Commandment 10: Never Stop Learning

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We are all busy. You are busy. I’m busy. Correct? 


Now that we admitted that we’re just lying to each other, let’s get down to the real deal. But first, I have to tell you something. 

I have used busyness as an excuse numerous times. Sometimes, I really am busy. But often, I say it to get out of something like hanging out with (toxic) people; or telling myself that I’m doing something worthwhile; or simply have something to say. 

I recently came across this video on Twitter. I’m not really sure if it’s true or just a meme or something. But it made me think back to all the times I have used the words “I’m busy” to someone — my boss, my client, my family, and my friends. 

But the truth us, busyness shouldn’t stop us from doing what needs to be done. We all have commitments. And regardless of how much time it takes or activity we do, what matters is that we fulfill those obligations — at work, our family and friends, and even our community. 

Our World Is Constantly Changing

You already know this. Our world is constantly changing. Regardless of your industry, technology is changing every business sector

Everything changes.


What that means is if you don’t keep up, you will eventually get left behind. And this has happened to me lots of times. 

I wrote an article about how to use Buffer and IFTTT together to overcome a specific challenge for me — which I later found out that many people are having as well. After ~6 months, Buffer discontinued the feature that I used in that post.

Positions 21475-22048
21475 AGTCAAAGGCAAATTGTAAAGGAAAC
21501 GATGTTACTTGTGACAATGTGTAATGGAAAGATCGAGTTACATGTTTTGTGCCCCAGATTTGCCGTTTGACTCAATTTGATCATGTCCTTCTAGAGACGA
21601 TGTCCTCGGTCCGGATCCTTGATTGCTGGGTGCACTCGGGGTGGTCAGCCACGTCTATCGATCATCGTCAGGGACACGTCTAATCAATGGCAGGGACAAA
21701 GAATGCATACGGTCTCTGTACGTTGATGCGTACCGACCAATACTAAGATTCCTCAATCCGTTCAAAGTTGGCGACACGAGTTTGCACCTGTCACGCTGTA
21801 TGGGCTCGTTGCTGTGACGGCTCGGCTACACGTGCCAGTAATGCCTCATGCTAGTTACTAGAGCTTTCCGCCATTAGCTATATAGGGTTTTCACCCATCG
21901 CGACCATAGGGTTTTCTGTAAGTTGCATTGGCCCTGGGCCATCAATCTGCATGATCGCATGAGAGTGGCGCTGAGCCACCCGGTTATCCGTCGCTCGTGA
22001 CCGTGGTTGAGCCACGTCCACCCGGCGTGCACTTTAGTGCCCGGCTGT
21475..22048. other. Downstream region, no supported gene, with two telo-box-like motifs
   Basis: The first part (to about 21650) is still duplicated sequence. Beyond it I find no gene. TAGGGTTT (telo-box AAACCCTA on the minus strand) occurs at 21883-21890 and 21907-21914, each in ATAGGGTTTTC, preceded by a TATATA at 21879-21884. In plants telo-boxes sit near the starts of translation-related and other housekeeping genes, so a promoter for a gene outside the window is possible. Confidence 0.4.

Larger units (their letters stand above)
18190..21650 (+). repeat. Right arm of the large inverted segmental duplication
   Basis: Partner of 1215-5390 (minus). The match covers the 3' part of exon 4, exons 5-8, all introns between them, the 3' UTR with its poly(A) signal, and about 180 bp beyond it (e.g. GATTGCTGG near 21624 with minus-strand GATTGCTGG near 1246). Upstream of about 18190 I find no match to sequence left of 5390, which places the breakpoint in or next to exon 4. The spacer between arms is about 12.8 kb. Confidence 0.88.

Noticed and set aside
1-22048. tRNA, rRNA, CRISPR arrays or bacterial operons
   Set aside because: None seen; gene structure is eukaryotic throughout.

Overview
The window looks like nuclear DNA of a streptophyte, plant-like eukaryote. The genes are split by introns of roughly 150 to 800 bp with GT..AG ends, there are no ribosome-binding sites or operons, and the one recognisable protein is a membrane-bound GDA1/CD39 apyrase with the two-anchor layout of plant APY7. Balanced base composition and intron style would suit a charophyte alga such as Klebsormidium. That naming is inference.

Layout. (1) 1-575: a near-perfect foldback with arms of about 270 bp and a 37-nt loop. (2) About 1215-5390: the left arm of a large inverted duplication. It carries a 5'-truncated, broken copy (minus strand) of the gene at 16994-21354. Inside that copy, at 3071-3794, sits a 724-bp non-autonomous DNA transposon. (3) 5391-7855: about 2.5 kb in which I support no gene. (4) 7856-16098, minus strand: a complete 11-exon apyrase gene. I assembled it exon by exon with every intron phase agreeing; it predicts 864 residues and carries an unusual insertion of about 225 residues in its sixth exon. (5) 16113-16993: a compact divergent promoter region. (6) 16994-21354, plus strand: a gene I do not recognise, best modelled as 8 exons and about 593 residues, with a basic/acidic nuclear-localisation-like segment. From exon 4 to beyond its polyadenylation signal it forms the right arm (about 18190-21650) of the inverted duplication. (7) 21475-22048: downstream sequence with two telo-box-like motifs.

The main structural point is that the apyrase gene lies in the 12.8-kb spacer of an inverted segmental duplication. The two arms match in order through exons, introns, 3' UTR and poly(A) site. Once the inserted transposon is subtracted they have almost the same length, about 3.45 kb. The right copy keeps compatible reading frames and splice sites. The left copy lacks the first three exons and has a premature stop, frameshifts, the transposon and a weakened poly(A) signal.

Because I didn’t keep up with the news that time, it took me 3-4 more month before I found out about it. In that time, a lot of people have seen that article. Unfortunately, it was not updated and no longer working. 

I kept saying I was busy. Frankly, that’s partly true. At that time, I recently started with a new client. So I’m spending my available time reading up on the industry and learning about the business. 

Looking back, I know if I kept up with my reading, it would only take me less than 5 minutes to fix the article. That’s not even a fifth of a show in Netflix — which I have been binge-watching with my wife every night.

Fortunately for me, it’s just an article. I’m not selling anything. So, it didn’t affect me directly. But what if it’s something that is relevant to your business? What if it’s something your customers use frequently with your app/product but because you didn’t update it, you received tons of complaints. 

How to Dedicate Time for Learning and Growth

First, let’s get one thing out of the way — you don’t know everything. That is why it is necessary to keep learning no matter what. 

You circumstances also aren’t an excuse:

  • You’re just a fresh graduate
  • Just had a baby
  • An entry-level person
  • have multiple businesses
  • Have debt

Learning is free. And while I’m advocating using technology to automate your learning, you can do this without spending anything. 

All you need is your time and commitment. 

I recommend at least an hour a day. That’s 60 minutes. Sometimes you spend more time, sometimes less. And that’s okay. The most important takeaway is that you allocate time to learn new things.